You too?

Yeah…I get it. Have mercy, do I get it.

Maybe you’re the one that people can count on, the reliable one, the responsible one. The one that if the phone rings at midnight, you’ll pick up. Or doing your level best to make sure others know they haven’t gone unnoticed. The one that reaches out even if they don’t reach back. Cautious about giving your problems to anyone else because you see the burdens they already carry. The one that suppresses their needs to meet those of others. You’re the storm shelter when others are drowning, even if you’re drowning too. The one that offers steadiness amid chaos. You’ll sit in silence with them, just so they aren’t alone when they can’t find their words. The one that always has a genuine smile or a heartfelt hug to soothe an aching soul. Maybe being strong was never an option. Life can be like that for some, and you begin to wonder if anyone sees what it takes for you to keep moving forward, knowing you will, but it’s hard… you don’t always know where to start to regain your balance.

Let me encourage you to start here: our finitude is a gift from God. And He sees.

“For I will satisfy the weary soul, and every languishing soul I will replenish.” – Jeremiah 31:25

We often vacillate between the illusion that we are in control and yet the world demonstrates that we are not. Our limits should not be seen as sinful but rather as a deliberate aspect of being human by God’s design. Only when we are kept in the conscious state of felt weakness will we be able to say with Paul, “Then I am strong.”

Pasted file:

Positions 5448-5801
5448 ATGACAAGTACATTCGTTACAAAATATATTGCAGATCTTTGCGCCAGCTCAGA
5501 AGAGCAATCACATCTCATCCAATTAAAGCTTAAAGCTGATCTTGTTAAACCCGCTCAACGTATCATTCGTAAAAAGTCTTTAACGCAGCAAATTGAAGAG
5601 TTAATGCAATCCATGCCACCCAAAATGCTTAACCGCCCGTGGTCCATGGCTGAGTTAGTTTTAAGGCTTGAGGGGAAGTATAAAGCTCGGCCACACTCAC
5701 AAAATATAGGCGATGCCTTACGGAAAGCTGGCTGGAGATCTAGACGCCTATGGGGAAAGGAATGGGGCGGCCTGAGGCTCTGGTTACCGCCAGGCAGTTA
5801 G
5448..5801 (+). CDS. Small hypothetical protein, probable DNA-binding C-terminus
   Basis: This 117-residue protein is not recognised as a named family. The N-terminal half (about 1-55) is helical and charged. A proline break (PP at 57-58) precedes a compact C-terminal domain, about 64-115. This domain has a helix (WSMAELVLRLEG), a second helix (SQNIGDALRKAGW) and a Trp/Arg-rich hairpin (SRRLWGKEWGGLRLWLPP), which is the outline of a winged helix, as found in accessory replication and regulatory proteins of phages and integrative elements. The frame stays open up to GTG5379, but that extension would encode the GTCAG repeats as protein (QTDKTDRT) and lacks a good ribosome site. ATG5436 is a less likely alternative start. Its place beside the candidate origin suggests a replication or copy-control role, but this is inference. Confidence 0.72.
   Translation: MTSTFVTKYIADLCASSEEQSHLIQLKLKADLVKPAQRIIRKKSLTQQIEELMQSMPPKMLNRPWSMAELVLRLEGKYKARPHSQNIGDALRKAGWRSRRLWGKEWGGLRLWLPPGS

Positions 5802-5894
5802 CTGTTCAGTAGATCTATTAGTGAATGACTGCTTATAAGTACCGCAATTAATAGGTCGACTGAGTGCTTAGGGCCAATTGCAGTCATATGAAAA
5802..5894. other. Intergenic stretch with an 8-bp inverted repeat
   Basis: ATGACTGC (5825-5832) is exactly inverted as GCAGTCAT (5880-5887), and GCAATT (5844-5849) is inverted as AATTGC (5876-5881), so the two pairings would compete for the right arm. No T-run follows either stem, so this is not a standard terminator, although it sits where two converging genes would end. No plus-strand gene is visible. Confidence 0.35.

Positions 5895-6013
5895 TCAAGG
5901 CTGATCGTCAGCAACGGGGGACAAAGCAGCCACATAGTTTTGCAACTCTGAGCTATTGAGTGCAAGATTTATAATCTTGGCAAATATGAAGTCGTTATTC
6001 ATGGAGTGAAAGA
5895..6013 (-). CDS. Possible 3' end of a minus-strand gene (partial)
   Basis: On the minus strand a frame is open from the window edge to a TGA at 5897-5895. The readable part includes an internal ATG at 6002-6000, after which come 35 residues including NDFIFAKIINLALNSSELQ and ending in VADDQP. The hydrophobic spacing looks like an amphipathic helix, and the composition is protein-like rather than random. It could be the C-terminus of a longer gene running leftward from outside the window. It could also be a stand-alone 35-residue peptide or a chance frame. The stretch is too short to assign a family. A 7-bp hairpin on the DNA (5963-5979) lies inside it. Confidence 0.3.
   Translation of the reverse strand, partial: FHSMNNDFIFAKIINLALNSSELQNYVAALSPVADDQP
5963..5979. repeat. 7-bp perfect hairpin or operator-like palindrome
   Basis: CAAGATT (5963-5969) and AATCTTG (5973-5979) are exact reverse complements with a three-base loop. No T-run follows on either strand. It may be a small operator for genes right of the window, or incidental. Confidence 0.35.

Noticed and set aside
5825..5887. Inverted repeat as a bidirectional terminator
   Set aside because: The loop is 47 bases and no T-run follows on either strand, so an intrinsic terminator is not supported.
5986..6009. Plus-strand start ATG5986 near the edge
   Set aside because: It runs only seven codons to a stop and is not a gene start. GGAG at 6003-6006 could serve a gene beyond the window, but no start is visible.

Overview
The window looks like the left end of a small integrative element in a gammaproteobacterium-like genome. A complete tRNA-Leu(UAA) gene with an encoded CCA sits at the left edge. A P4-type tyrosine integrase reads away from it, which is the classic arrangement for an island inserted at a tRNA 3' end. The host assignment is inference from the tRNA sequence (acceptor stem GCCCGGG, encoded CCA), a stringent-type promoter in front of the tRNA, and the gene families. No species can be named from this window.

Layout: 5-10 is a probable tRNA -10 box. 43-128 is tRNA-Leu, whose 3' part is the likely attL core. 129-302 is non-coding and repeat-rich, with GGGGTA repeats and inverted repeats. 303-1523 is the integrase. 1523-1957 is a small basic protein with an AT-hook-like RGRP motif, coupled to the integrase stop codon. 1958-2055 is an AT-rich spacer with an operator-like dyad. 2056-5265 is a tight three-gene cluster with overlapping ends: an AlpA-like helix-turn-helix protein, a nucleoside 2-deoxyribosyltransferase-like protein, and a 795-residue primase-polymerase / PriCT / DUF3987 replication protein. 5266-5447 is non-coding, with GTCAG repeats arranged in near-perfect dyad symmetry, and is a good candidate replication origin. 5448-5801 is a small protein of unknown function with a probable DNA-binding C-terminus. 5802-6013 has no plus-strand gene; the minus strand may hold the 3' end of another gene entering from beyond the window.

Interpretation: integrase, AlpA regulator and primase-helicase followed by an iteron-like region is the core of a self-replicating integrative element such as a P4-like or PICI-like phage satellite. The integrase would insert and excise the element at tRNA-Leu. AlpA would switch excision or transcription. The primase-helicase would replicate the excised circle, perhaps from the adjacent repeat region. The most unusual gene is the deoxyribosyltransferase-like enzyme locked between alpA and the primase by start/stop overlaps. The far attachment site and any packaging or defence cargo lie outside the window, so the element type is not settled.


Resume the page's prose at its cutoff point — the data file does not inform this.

“I’ve had enough, Lord.” -1 Kings 19:4

Elijah’s crying out to God is not unlike that of our own. Charles Spurgeon referred to Elijah as the ‘Iron Prophet’ — still a man, nonetheless. Elijah was strong yet he understood suffering, distress, failure, and grief. His finitude. His humanness. In response to Elijah’s anguished petitions, the Lord cared for him.

“Gracious souls are more affected by the tender mercies of the Lord, than by His terrors. The mild voice of Him who speaks from the cross, or the mercy-seat, is accompanied with peculiar power in taking possession of the heart.” – Matthew Henry

He provided Elijah with time to heal. By giving him shelter to rest, food to eat, and words of assurance. He addressed his physical needs as well as his spiritual ones. We are safe to rest in His strength, so that He may strengthen us in our weakness

“Rest time is not a waste of time. It is economy to gather fresh strength…Who can help being out of breath when the race is continued without intermission?… It is wisdom to take occasional furlough. In the long run, we shall do more by sometimes doing less…Let no tender conscience doubt the lawfulness of going out of harness for a while, but learn from the experience of others the necessity and duty of taking timely rest.” – Charles Spurgeon